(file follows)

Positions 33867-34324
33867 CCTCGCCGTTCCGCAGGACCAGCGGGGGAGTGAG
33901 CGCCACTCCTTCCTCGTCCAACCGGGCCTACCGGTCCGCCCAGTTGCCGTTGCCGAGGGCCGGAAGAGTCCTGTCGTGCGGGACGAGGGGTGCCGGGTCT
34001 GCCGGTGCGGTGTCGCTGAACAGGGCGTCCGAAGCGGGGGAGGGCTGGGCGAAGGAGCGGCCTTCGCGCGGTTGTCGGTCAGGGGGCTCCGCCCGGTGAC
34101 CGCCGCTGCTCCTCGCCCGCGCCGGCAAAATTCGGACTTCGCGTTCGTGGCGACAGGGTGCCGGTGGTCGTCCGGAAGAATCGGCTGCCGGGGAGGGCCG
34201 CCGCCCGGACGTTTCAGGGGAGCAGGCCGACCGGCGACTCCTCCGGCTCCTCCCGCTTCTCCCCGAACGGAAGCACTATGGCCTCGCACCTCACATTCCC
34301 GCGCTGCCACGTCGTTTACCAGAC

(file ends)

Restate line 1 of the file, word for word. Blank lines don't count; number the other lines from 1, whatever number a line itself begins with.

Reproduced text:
Positions 33867-34324